A little blue character dodges a barrage of attacks from a mirror wearing a top hat. The character managed to collect a glowing tile which fills a bar at the top of the screen.

Just One Boss

Sole developer / Feb 2018

Overview

A challenging boss fight against a charming opponent! You move about a grid dodging the boss's attacks all while collecting glowing tiles to make progress towards victory. As the fight progresses the boss begins weaving in even more challenging attacks and mechanics.

The title screen of Just One Boss, some curvy lettering spells out the game's name. Below it the instructions, "Press left to start or right for hard mode".
A frowning mirror boss pounds its knuckles together three times, after which several rainbow-colored after images of the boss appear around it.
A mirror wearing a top hat flings a series of cards at the player, followed by a blue after image doing the same, finishing with a laser attack.

Development

Ever since playing Banana Nababa as a kid I've been a huge fan of boss rushes. So during my three month stay at the Recurse Center (a self-directed retreat for creative programmers) I decided to try my hand at making one!

The boss's relies heavily on a custom animation-sequencing system that leverages Bézier curves to get everything looking and feeling just right, whereas the main character uses hand-authored smear frames to get that bouncy feeling.

The player character from Just One Boss moves one space to the right. A slow-motion version below it showcases the use of smear frames.

Just One Boss marked my first experience ever composing music. I knew nothing going in, but after three weeks of studying music theory I learned enough to be able to compose the game's main chiptune track:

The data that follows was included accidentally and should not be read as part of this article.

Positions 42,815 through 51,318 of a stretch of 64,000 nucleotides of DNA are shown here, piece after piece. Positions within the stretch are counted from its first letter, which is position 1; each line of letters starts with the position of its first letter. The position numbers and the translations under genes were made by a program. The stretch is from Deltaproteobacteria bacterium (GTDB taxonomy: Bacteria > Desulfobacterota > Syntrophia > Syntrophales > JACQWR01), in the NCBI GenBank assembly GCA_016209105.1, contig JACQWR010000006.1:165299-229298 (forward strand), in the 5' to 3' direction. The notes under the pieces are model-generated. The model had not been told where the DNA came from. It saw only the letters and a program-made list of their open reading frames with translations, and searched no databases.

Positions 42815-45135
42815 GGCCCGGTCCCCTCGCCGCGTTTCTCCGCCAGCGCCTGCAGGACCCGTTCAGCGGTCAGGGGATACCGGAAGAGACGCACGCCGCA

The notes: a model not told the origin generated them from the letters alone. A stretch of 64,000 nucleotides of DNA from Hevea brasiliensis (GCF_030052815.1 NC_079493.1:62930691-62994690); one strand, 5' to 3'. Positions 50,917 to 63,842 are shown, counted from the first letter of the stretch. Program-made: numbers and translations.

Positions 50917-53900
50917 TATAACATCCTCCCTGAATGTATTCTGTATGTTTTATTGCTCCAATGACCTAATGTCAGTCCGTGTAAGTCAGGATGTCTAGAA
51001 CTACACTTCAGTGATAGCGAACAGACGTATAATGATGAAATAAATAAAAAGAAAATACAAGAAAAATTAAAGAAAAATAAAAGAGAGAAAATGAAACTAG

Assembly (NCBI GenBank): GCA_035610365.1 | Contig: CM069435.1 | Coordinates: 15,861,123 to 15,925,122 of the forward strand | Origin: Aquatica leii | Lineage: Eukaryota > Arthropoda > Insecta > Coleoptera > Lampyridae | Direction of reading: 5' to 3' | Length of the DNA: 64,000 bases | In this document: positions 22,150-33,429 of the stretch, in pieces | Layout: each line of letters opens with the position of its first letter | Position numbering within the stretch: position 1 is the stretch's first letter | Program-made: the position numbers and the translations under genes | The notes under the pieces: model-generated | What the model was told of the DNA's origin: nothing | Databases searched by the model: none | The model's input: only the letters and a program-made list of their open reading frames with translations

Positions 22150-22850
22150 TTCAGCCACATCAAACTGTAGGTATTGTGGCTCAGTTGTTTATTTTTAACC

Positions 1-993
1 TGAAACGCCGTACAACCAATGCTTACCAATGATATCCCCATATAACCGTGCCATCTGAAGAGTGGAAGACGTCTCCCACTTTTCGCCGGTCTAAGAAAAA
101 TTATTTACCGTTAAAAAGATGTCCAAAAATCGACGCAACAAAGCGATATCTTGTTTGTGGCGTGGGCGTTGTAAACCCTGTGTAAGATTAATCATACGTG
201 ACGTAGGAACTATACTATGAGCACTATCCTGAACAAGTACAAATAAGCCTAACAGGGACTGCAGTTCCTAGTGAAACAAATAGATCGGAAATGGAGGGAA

The toughest part of development was figuring out how to fit the entire game within the strict token limit of the PICO-8. I spent a fair amount of time manually compressing the game code and finding ugly tricks to get everything in, and even then the game hits the cap of 8192 tokens exactly.

Reception

Just One Boss traveled pretty far across the internet. It's been played over a hundred thousand times on itch.io alone, and it seems like it's probably gotten over a million plays across the many online gaming sites its shown up on.

Just One Boss is most often praised for its brutal difficulty and for the way the audio and the visuals play off of one another.

There's an awesome speedrunning community that tears the game apart, lots of cute Let's Plays on YouTube, many fan games from folks learning programming, and some really heart-warming fan art:

By far the most divisive aspect of the game is a mirroring mechanic introduced halfway through the fight which increases the difficulty significantly. Some players (understandably) find this frustrating and unfair and if I were to do it again I would probably leave it for hard mode.

To everyone who's played Just One Boss: thank you for playing!